A visa center near the US Embassy operated by two Americans was raided by local authorities
on November 25, who confiscated stamps, bank records and passports.
Nolan Stringfield and Wayne Weightman are being sued by the Cambodian Bar Association
(CBA) for $50,000 each for allegedly opening an illegal private law office. They
have worked in Cambodia for several years.
"The Bar sued them because they opened an illegal law office and did not register
with the Bar Association" said Ky Tech, president of the CBA. He said the pair
could face up to six months in prison.
The office has denied the allegations and maintains the charges are unfounded since
the firm, which offers visa advice, is not a law practice and does not require a
legal degree to operate. Internationally, visa assistance does not generally require
such qualifications, though Stringfield said he is Bar-certified in the US.
After being sued by the CBA, Stringfield said he took all necessary steps to bring
the practice in line with the association's demands, including handing over the business
to a Khmer lawyer, temporarily closing the visa center and registering with the CBA
on October 2. That should have resolved the problem, said Stringfield's lawyer, Son
But several days after the Khmer lawyer who took over the center left for medical
treatment in the US, police raided the office.
Tech said the CBA had rejected the request by the lawyer, Bit Seang Lim, to oversee
the business due to the pending lawsuit.
However, Stringfield said he has stamped documents indicating CBA's approval for
the transfer of his office to Seang Lim. Stringfield's lawyer said the courts did
not follow proper legal procedures.
The crackdown is the latest in a series of legal actions brought against firms with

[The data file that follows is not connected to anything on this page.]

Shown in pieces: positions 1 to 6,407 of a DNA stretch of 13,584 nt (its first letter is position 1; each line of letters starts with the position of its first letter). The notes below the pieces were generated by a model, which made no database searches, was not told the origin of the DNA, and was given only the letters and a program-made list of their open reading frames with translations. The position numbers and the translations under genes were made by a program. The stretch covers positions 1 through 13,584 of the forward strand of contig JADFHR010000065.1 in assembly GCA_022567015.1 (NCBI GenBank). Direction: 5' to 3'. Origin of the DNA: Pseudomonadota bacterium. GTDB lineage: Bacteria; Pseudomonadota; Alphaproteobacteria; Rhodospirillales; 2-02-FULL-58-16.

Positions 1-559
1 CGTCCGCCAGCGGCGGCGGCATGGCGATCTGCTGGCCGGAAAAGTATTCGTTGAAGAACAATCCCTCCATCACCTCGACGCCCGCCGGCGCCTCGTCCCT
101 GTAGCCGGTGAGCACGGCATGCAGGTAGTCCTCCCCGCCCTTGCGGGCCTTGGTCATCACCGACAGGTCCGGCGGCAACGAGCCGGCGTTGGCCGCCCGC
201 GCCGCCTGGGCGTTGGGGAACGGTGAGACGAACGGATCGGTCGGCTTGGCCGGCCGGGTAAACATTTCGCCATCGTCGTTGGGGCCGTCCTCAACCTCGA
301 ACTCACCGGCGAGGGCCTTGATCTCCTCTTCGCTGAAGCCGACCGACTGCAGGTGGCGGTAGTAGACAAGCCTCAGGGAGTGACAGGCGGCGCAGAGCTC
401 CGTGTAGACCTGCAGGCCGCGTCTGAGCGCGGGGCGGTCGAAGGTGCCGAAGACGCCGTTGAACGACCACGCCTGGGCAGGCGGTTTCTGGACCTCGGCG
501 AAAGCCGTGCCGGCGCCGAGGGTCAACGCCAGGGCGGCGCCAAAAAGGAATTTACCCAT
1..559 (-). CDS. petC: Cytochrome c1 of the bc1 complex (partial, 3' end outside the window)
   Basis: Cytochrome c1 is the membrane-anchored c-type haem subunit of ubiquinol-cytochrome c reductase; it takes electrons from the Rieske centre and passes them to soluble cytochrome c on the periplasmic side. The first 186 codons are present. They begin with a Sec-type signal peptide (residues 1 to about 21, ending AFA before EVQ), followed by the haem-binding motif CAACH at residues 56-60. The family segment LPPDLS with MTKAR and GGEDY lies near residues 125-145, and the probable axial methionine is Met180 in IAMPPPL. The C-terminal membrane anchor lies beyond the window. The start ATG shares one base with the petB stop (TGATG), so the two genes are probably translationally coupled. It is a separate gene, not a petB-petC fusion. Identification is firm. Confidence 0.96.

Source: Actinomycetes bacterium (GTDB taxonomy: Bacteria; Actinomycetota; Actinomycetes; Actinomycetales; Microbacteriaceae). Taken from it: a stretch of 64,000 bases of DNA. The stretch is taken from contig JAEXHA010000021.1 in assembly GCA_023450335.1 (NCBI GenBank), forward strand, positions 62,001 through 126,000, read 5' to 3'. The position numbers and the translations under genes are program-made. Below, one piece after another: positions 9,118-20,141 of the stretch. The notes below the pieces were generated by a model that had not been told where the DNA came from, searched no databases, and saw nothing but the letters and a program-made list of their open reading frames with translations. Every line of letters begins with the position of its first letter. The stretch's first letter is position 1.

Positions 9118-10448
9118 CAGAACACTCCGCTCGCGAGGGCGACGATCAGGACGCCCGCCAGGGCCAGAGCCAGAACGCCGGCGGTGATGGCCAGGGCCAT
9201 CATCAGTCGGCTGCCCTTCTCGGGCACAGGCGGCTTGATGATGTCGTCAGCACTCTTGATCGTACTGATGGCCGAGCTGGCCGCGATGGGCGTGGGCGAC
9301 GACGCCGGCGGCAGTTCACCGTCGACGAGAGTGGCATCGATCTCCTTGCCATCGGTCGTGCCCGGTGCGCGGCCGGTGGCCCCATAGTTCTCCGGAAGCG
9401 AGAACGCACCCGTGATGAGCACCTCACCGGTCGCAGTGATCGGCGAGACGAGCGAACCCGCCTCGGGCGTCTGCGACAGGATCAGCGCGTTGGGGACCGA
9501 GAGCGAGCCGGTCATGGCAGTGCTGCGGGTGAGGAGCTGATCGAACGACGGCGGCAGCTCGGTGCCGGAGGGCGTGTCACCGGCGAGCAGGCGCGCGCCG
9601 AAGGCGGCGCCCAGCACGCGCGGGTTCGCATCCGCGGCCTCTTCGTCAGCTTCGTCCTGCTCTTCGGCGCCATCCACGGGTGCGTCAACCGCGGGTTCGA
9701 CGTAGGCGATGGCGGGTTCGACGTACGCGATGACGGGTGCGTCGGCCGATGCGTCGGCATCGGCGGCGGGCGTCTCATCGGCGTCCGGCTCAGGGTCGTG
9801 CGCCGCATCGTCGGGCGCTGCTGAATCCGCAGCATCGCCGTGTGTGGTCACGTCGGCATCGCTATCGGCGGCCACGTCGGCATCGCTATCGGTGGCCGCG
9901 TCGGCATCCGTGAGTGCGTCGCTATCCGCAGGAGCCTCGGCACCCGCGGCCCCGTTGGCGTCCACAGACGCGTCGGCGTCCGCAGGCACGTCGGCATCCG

foreign lawyers in recent years. To practice law in Cambodia, foreign lawyers must
join the CBA or work with a certified Cambodian lawyer.
Since January 2000, the CBA has sued at least four foreign law offices, as well as
one Khmer lawyer, for practicing law illegally.
CTI, DFDL, Imtec International Consulting Cambodia, Tilleke & Gibbins and Associates
and Long Bora Law Office are all named in the suits.
The Post is aware that at least one case against Tilleke and Gibbins was dismissed
by the court.
Chiv Songhak, board member of the Bar Association and director of the Cambodia International
Law Firm, said the recent raid occurred because it was allegedly linked to an "urgent
investigation" by the Municipal Court.
Horm Mengse, the investigating judge in the case, told the Post on November 26 that
he was proceeding with the case carefully "because it related to the foreigners
that make business in Cambodia".
"We invited them for questioning, but they declared they had not opened an illegal
law office, they just ran a visa center," he said.
This year, the CBA also disbarred a prominent Khmer-American lawyer in a meeting
of its special assembly on June 19. The CBA found that David Chanaiwa illegally advertised
his service over email. His logo, which features a tilted scales of justice, was
also ruled to be biased against the legal system.